Gigantic pay packages for corporate executives always come with an intricate set of justifications, especially after they've generated public outrage.

"Today, Bombardier is a $16-billion high-technology company on a growth path to $25-billion by 2020," Jean Monty, head of the group that decides how much Bombardier executives deserve, declared Sunday. Monty himself raked in multimillion-dollar salaries at Nortel and Bell Canada so his opinions are not exactly those of the common working stiff.

Bombardier is actually a $4-billion company, measured in the standard way based on capital value, but in his urgency to convince us that paying executives so much is essential, Monty forgets several things.

The unsung taxpayer

Rather than crediting the current set of execs, it is much easier to make a case that repeated investments by Canadian taxpayers created those billions.

This is not a uniquely Canadian phenomenon.

Bombardier Snow machine

Canadian taxpayers have been there for Bombardier since its humble beginnings.

Despite the country's celebration of the free enterprise spirit, the United States has a heavily taxpayer-subsidized private sector.

The term "privatising profits and socializing losses" is so widespread it gets its own entry in the U.S. business definition site Investopedia: "businesses and individuals can successfully benefit from any and all profits related to their line of business, but avoid losses by having those losses paid for by society."

In the U.S., outrage over corporate bailouts has come from the right-wing Tea Party movement as much as from anyone on the left.

The Flaherty model

Here in Canada, it was Conservative leadership candidate Michael Chong who made the best case for putting conditions on government bailouts to companies like Bombardier, saying it would have been better to follow the model of Tory Finance Minister Jim Flaherty, who in 2013 made concessions to Air Canada, granting the company more time to finance its pension fund, which was in deficit at the time.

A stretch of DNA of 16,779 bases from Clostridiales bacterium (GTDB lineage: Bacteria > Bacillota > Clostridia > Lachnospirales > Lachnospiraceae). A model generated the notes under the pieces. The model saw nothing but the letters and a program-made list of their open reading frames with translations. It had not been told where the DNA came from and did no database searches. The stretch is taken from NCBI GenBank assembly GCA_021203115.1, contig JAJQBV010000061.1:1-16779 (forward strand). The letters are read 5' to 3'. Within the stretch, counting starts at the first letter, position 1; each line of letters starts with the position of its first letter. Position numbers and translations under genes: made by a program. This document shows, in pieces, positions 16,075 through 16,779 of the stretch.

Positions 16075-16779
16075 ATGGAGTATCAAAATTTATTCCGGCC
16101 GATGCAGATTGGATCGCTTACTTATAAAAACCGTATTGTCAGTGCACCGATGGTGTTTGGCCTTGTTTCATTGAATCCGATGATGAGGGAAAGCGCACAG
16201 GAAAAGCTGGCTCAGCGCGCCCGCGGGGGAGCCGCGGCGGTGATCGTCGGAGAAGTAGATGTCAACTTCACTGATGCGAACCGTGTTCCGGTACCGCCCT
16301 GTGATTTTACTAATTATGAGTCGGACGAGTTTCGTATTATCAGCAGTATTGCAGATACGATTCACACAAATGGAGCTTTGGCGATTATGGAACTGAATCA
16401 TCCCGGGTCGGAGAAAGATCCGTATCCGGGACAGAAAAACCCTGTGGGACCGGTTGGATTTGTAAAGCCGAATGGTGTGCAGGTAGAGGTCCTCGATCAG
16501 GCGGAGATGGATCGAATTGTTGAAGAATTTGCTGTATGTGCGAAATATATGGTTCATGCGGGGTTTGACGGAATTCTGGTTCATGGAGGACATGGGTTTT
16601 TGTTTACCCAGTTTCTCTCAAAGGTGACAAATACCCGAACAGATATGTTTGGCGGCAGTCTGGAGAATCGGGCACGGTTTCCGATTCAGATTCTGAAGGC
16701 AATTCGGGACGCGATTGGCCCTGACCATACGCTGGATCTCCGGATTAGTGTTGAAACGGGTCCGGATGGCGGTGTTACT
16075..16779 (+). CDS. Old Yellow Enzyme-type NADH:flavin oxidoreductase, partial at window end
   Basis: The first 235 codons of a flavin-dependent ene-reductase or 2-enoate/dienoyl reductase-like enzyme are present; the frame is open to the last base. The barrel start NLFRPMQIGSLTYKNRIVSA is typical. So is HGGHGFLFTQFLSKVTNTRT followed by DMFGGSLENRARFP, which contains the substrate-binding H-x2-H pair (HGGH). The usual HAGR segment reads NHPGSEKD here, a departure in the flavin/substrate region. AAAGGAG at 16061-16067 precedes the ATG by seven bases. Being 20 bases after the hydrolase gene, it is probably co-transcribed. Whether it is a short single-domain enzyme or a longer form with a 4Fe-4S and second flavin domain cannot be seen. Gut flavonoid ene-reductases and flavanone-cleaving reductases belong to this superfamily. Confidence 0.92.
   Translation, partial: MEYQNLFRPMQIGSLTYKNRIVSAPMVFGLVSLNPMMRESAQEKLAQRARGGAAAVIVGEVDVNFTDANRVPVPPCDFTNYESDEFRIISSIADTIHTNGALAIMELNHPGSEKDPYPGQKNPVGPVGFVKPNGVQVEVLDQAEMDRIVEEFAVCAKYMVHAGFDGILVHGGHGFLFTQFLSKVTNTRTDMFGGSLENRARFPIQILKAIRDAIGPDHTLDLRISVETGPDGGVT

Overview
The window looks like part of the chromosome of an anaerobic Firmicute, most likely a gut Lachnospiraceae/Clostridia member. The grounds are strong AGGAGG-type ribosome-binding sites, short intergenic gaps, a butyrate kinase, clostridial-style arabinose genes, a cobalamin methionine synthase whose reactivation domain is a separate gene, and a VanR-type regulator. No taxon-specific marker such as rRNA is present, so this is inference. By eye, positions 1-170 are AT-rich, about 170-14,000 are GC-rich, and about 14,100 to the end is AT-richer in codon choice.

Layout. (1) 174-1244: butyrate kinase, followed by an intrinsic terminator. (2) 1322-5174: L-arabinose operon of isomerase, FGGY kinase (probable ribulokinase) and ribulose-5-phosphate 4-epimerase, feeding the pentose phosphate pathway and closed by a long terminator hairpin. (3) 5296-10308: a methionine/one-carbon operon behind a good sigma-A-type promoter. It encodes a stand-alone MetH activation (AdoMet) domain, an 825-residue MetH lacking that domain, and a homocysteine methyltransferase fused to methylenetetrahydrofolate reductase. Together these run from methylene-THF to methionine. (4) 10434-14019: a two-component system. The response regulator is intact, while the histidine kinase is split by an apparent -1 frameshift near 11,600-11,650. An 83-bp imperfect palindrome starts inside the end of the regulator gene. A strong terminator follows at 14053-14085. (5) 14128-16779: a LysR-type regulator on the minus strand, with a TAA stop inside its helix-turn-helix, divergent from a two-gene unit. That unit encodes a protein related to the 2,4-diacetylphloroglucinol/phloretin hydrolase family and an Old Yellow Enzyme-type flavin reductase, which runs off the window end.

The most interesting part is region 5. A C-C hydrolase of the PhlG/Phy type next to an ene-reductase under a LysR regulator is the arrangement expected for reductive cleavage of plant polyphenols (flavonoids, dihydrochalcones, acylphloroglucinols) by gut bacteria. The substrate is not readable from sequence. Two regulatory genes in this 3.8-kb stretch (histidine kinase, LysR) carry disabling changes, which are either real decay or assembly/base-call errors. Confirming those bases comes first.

Chong Environment 20161102

Conservative MP and leadership candidate Michael Chong has expressed support for attaching conditions to public investments in private-sector companies. (Sean Kilpatrick/Canadian Press)

"The badly needed break was accompanied by strict regulations banning special bonuses, dividends, share repurchases and tying salary increases to the rate of inflation," Chong said in an email to supporters.

In the current fuss over Bombardier, most of us have probably forgotten Flaherty's help to Air Canada. Most of us have forgotten the many, many bailouts to private sector corporations that have prevented their collapse or sale to foreign companies.

Air Canada and Bombardier are not alone. But in Canada when we read about the success of our private-sector titans and the captains of industry that lead them, the helping hand from taxpayers is almost never mentioned.

Invisible handout

We hear about the free market's invisible hand that propels private-sector companies to success, but we hear little about the invisible handout from taxpayers.